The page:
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Bing Cherry Pie

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Fat Fudge Jun 13, 2005 01:54 PM

Is it possible to make a good cherry pie using only fresh Bing cherries? Would cutting back on the sugar help give it a more tart taste?

Thanks!

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    Das Ubergeek RE: Fat Fudge Jun 13, 2005 02:08 PM

    I always use sweet cherries for pie -- fresh sour cherries are all but unavailable here. I cut back on the sugar and add some amaretto for flavour.

    1 Reply
    1. re: Das Ubergeek
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      Fat Fudge RE: Das Ubergeek Jun 13, 2005 03:18 PM

      Thanks! Unfortunately, no fresh sour cherries available in my area either.

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      petradish RE: Fat Fudge Jun 13, 2005 04:47 PM

      They make good pie, just a different type of cherry flavor. I find them more deep & plum-like when baked. Less sugar would work and I've seen recipes that add dried sour cherries for tartness.

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        La Dolce Vita RE: Fat Fudge Jun 13, 2005 05:32 PM

        I went cherry picking last weekend here in So. Cal.

        The bing and rainier cherries were about 1 week from peak ripeness, but I made superb cherry pies from them just the same. I added a bit of almond extract to accent the flavor (although the suggestion of using amaretto sounds intriguing--I've never tried it).

        I just ran across a recipe for cherry and rhubarb pie. The tartness of the rhubarb might be the counterpoint you're looking for, if you think you need one.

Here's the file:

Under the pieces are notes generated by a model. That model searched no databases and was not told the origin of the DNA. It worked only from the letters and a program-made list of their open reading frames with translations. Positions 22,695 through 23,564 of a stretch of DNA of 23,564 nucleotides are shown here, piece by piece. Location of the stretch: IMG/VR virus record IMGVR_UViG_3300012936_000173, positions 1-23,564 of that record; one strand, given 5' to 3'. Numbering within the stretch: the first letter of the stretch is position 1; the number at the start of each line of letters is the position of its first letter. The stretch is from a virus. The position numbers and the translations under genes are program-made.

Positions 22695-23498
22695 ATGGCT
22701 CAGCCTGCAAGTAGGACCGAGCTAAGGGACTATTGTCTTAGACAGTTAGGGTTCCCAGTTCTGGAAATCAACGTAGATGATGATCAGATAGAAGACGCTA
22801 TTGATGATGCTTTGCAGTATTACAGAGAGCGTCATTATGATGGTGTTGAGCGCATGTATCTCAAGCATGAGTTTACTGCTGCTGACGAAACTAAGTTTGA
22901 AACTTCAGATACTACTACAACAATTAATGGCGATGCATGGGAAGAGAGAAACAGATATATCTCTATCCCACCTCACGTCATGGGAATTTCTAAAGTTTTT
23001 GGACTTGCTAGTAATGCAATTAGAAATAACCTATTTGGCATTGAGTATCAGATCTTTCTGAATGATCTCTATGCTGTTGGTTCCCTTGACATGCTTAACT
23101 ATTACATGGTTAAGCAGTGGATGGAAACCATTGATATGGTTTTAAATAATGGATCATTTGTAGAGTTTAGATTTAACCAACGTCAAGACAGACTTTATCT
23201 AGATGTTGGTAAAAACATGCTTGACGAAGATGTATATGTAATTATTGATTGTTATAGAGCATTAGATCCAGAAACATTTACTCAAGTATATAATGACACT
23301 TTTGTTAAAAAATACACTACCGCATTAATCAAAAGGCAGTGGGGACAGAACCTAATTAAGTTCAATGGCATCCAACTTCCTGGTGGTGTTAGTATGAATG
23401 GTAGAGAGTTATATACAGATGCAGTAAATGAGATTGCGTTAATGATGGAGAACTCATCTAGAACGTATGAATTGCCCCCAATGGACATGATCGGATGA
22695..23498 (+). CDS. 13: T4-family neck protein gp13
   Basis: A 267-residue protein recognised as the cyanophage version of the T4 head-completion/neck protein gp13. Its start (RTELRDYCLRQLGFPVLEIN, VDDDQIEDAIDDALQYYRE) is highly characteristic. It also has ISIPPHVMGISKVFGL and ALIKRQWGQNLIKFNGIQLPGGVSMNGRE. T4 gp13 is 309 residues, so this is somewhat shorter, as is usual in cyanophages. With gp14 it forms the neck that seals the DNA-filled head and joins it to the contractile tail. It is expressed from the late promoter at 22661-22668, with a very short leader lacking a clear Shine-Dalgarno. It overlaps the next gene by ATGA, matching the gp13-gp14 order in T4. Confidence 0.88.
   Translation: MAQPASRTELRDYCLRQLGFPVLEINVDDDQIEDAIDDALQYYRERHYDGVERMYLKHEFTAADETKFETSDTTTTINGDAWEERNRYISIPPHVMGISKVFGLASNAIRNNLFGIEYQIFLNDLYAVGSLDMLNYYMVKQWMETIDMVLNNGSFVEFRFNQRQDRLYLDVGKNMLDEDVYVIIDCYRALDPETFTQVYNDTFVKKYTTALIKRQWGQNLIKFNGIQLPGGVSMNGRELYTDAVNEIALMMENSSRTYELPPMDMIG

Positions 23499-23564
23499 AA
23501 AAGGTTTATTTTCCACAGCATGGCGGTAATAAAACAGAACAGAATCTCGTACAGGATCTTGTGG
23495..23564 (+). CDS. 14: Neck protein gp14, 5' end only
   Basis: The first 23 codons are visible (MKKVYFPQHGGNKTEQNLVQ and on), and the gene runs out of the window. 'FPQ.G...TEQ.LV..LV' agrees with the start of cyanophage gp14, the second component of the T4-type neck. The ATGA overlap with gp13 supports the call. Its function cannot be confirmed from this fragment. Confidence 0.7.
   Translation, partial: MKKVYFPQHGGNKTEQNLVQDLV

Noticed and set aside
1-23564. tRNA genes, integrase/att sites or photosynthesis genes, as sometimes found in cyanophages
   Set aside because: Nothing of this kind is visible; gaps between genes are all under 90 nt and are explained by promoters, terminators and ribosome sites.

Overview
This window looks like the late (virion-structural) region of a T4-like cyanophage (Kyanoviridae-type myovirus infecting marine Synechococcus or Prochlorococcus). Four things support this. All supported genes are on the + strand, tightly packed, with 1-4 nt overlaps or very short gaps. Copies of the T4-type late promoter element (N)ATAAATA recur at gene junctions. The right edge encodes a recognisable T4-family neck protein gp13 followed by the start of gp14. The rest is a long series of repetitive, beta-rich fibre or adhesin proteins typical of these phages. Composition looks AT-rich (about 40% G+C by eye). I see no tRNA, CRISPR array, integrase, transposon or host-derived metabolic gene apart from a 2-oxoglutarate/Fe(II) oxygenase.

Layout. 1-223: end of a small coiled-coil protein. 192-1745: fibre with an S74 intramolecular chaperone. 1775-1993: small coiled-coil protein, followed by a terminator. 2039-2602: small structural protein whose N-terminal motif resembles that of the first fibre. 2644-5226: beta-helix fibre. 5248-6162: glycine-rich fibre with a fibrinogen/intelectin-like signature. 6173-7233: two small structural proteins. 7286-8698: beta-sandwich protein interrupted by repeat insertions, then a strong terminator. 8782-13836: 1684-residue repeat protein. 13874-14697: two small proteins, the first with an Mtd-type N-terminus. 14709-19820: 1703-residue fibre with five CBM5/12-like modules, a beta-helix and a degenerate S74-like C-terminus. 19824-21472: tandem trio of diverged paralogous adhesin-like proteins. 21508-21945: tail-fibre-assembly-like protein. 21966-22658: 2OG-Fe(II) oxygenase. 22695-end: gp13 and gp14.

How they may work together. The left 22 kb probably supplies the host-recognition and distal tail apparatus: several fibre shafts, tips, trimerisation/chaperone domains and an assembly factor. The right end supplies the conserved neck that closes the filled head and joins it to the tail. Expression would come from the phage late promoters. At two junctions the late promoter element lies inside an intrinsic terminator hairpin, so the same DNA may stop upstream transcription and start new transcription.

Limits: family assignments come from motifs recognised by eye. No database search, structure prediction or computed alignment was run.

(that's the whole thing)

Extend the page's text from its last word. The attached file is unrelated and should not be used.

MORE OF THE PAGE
But try the bing and/or rainier cherries. They made great pies.

        2 Replies
        1. re: La Dolce Vita
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          Carb Lover RE: La Dolce Vita Jun 13, 2005 06:09 PM

          Thanks for mentioning the Rainiers. Just bought some and was wondering how they might work in pie. What recipe did you use? And do you think that a splash of balsamic might add the right kind of tartness?

          1. re: Carb Lover
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            La Dolce Vita RE: Carb Lover Jun 14, 2005 12:21 AM

            I used mostly bing cherries, with some rainiers. The reason for this was that my children preferred the color of the bing cherries, so they tended to pick from those trees. Hence, their preferences in the orchard determined how much of each kind of cherry ended up in the pie!

            I can't say how basalmic will taste. You might want to do a little pie (say, in a mini-pie-tin) as an experiment before you commit to a whole pie. If you try it, let me know how well it works.

            I used Beranbaum's recipe from Pie & Pastry Bible. She calls for sour cherries, but since my cherries were slightly underripe, I used the same proportion of sugar that she specifies. The pie got rave reviews from all who tasted it.

            I'd have to do an experiment with fresh sour cherries to see what kind of pie I prefer. But, sour cherries are just about impossible to find here in Los Angeles, so that experiment will have to wait.

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          Diane RE: Fat Fudge Jun 14, 2005 08:45 AM

          For those still seeking sour cherries and live in areas where they are unavailable fresh, I know Trader Joe's has them in jars--provided you have a Trader Joe's nearby. There used to be another brand, Comstock I think, of sour cherries in cans that worked well for me in a cobbler recipe, but those seem to have vanished. Fresh sour cherries (or what I grew up calling "pie cherries") are available in my area but only for a very short time.

          1 Reply
          1. re: Diane
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            Fat Fudge RE: Diane Jun 14, 2005 03:26 PM

            Yes, I have tried the TJ sour cherries and they are good. The reason why I'm asking about Bing cherries is that a co-worker gave me a bag of them that she picked and they weren't that great! Thought they might be better in a pie

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            beuhlie RE: Fat Fudge Jun 14, 2005 10:17 PM

            Epicurious has a recipe for Bada Bing Cherry Pie. I liked it alot. It's sweet, but very good.

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